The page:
Systematic Review of guidelines for the assessment and management of High Grade Anal Intraepithelial Neoplasia (AIN II/III)
Alam, Nasra N
White, D. A.
Narang, Sunil K.
Daniels, Ian R.
Smart, Neil J.
JournalColorectal disease : the official journal of the Association of Coloproctology of Great Britain and Ireland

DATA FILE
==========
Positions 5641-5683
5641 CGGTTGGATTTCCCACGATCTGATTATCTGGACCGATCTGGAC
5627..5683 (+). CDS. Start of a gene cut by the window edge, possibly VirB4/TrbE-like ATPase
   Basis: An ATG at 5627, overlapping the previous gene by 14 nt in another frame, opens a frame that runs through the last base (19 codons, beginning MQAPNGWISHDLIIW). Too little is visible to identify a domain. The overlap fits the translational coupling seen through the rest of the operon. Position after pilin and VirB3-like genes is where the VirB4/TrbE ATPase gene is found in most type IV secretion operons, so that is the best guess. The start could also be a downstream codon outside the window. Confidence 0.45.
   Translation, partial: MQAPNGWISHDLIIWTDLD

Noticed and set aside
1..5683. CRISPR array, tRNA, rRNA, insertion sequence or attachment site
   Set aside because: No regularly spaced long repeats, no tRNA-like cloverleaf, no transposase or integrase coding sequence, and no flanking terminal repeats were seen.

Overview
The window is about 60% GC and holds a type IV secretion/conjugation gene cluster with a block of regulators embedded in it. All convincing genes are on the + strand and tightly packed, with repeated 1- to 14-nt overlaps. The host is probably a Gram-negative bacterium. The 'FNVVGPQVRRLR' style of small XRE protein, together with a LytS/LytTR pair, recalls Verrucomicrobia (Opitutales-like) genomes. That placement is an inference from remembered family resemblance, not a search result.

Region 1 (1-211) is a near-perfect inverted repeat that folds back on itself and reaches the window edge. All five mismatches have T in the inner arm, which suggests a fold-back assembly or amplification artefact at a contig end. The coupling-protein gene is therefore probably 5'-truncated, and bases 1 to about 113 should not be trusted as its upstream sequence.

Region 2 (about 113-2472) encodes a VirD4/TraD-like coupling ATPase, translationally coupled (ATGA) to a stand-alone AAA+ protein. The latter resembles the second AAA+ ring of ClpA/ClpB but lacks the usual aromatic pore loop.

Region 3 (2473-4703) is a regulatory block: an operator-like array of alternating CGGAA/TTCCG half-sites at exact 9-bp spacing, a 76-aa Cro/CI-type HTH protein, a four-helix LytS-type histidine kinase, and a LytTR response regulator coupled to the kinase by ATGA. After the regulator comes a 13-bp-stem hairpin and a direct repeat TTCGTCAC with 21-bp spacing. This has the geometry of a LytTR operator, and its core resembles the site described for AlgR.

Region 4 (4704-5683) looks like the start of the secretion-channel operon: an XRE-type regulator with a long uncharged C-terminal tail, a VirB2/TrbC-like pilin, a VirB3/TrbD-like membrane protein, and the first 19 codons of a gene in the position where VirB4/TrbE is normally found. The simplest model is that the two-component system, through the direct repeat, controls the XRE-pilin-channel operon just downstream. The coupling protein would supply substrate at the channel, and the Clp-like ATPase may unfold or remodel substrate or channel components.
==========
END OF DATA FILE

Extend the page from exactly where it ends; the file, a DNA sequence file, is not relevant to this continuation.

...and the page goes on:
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AIM: There is ambiguity with regard to the optimal management of AIN III. The aim of this review was to assess and compare international/national society guidelines currently available in the literature on the management, treatment and surveillance of AIN III. We also aimed to assess the quality of the studies used to compile the guidelines and to clarify the terminology used in histological assessment. METHOD: An electronic search of PubMed and Embase was performed using the search terms 'anal intraepithelial neoplasia', 'AIN', 'anal cancer', 'guidelines', 'surveillance' and 'management'. Literature reviews and guidelines or practice guidelines in peer reviewed journals from 1st January 2000 to 31st December 2014, assessing the treatment, surveillance or management of patients with AIN related to HPV were included. The guidelines identified by the search were assessed for the quality of evidence behind them using the Oxford Centre for Evidence-Based Medicine 2011 Levels of Evidence. RESULTS: The database search identified 5159 articles and two further guidelines were sourced from official body guidelines. After inclusion criteria were applied, 28 full text papers were reviewed. Twenty-five of these were excluded, leaving three guidelines for inclusion in the systematic review including those published by the Association of Coloproctology of Great Britain and Ireland (ACPGBI), the American Society of Colon and Rectal Surgeons (ASCRS) and the Italian Society of Colorectal Surgery (SICCR). There were no guidelines identified on the management of AIN III from HIV associations and societies. All three guidelines agree that a high index of clinical suspicion is essential for diagnosing AIN with a disease-specific history, physical examination, digital rectal examination and anal cytology. There is interchange of terminology from High Grade AIN (HGAIN) (which incorporates AIN II/III) and AIN III between the literature leading to confusion in therapy use. Treatment varies from immunomodulation and photodynamic therapy to targeted destruction of areas of HGAIN/AIN II/III using infrared coagulation, electrocautery, cryotherapy or surgical excision but with little consensus between the guidelines. Recommendations on surveillance strategies were similarly discordant, ranging from six-monthly physical examination to annual anoscopy +/- biopsy. Over 50% of the recommendations are based on Level 3 or Level 4 evidence and many were compiled using studies that were greater than 10 years old. CONCLUSION: Despite concordance regarding diagnosis, there is significant variation amongst the guidelines over recommendations on the treatment and surveillance of patients with HGAIN/AIN II/III. All three sets of guidelines are based on low level, out-dated evidence originating from the 1980s and 1990s. This article is protected by copyright. All rights reserved.